The Story of the Smartest Man Who Ever Lived and Why You Haven’t Heard of Him


Albert Einstein’s IQ was believed to be 160, Issac Newton’s IQ was considered to be 190, and Mark Zuckerberg’s IQ was judged to be 152. These world-famous men are regarded as exceptional geniuses. However, there was once a person with an IQ of between 250 and 300! William James Sidis was a child prodigy and an excellent mathematician who became the most intellectual man to ever walk the Earth. He was a skilled author as well as a master of several dialects. Unfortunately, few people have heard of him.

He could speak eight languages at the age of eight.


William was born in 1898 in New York City. Boris, his father, was a brilliant psychologist with four Harvard degrees. His mother was also a physician. Because both of his parents were geniuses, William James Sidis was anticipated to be smart as well, but his IQ was considerably above average.

© Harvard Library

He was able to read The New York Times at the age of 18 months. He had learned Latin, Greek, French, Russian, German, Hebrew, Turkish, and Armenian by the age of eight. In addition to those eight languages, he created his own, which he named “Vendergood.”

He became the university’s youngest student.

© Wikimedia Commons, © Wikimedia Commons, © Wikimedia Commons

His father, who was well aware of his intelligence, attempted to enrol him in Harvard but was turned down because William was only 9 years old at the time. William became the youngest person to be admitted to Harvard in 1909, when the institute accepted him two years later. By 1910, his mathematical skills had advanced to the point where he began educating his instructors instead, garnering him the moniker “child prodigy.” At the age of 16, he earned his bachelor’s degree in arts.

He made the decision to live in seclusion.


It can be exhausting to be famous, especially if you are exposed to it at an early age. William informed reporters shortly after graduating that he desired to live the “ideal” life, which he described as one of solitude. He also stated that he had no intention of marrying because women did not appeal to him.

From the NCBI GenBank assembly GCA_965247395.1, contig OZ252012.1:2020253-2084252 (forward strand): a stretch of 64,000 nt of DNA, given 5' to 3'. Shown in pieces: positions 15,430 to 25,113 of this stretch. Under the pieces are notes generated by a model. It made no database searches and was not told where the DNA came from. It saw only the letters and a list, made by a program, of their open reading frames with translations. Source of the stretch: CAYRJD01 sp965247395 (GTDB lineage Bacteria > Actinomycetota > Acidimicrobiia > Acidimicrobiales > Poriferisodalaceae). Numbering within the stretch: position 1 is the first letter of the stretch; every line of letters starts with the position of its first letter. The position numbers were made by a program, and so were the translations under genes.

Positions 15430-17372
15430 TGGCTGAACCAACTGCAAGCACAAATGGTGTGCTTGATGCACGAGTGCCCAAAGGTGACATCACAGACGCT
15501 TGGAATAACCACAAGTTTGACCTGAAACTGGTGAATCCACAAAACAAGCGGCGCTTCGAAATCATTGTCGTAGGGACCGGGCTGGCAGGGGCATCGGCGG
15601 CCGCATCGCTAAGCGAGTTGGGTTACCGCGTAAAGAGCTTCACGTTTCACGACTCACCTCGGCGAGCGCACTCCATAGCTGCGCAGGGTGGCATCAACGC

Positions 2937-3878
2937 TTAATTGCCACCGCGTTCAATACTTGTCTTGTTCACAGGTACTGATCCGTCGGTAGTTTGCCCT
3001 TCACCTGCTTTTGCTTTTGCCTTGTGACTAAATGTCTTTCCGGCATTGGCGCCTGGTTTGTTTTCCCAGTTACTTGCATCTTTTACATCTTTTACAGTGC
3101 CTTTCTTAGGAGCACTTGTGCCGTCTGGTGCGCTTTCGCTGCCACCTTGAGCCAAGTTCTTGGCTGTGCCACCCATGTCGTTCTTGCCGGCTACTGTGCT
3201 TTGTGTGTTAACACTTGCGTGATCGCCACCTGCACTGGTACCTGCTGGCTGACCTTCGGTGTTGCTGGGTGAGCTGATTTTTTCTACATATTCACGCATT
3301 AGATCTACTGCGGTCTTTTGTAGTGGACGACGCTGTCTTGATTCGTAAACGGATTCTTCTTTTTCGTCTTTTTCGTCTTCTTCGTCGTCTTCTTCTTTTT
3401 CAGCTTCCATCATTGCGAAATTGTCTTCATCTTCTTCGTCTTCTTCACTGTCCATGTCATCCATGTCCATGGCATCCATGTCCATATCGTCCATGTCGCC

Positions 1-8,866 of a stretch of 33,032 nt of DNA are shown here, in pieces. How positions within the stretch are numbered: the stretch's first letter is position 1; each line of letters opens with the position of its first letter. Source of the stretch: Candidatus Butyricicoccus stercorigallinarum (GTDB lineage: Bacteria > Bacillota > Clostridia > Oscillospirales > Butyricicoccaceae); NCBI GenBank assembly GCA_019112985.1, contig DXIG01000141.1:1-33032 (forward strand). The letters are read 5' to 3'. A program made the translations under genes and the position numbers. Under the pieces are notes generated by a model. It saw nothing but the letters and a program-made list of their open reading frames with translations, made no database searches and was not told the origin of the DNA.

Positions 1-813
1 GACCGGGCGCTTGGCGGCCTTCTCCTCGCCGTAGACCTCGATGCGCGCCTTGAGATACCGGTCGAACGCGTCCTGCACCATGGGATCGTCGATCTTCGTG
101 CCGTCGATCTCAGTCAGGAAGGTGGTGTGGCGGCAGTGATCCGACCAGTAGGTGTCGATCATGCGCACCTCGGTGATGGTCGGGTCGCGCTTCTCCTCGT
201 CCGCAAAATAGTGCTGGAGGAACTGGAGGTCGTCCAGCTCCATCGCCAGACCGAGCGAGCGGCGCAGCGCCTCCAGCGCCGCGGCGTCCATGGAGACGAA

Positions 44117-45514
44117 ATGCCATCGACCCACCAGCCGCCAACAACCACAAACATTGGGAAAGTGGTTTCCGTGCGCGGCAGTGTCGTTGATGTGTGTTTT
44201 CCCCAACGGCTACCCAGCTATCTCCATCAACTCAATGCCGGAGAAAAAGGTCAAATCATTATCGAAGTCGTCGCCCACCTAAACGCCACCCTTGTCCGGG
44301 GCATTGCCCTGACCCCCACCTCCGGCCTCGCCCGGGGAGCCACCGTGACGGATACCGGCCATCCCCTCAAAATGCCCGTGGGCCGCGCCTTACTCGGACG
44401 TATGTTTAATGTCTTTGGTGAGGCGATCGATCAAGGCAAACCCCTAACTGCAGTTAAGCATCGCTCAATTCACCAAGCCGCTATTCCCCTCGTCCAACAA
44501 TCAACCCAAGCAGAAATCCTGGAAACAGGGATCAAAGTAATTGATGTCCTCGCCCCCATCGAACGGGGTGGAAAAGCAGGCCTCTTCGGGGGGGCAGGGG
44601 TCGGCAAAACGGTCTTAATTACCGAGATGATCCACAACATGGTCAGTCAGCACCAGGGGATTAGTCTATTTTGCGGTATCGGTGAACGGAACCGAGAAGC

His decision reflected the pressure he had been under since birth, in addition to the unwanted fame. During that period, America felt that the correct education could convert children into prodigies. William’s father, a great psychologist, was determined to make his son shine like a star. To accomplish this, he used his own psychological tactics to raise and drive his son. William enjoyed learning as a child, but as an adult, his perspective changed, and he resented his father for it. In 1923, when Boris died, William declined to attend his burial.

He was given an 18-month jail sentence.


William did low-paying secretarial jobs, as most geniuses do in order to keep a low profile. Even so, he’d be recognised by others, leaving him with no choice but to change jobs again. Reporters spotted him working a $23-per-week job in 1924, making headlines once more, but this time mocking his intelligence and claiming he was no longer capable of achieving what he accomplished as a child. This was not the case, as William wrote numerous valuable publications under various pseudonyms during his life.

He was a socialist and a World War I conscientious objector. In truth, he was caught in Boston in 1919 for a riot that turned violent, and he was sentenced to 18 months in prison. His parents, on the other hand, discovered a way to keep him out of jail by locking him up for two years in their sanatorium.

An unfortunate death at 46


William has spent his entire life damaged and alone. He worked as a machine runner and did tiny jobs to make ends meet, estranged from his family. In 1944, the guy who had the potential to transform the world died an untimely end as a nobody, at the age of 46, from a brain haemorrhage. Surprisingly, his father perished from the same illness.

What are your thoughts about William’s tale? Were you aware that someone with an IQ of 250-300 used to exist?

Preview photo credit Wikimedia Commons, Wikimedia Commons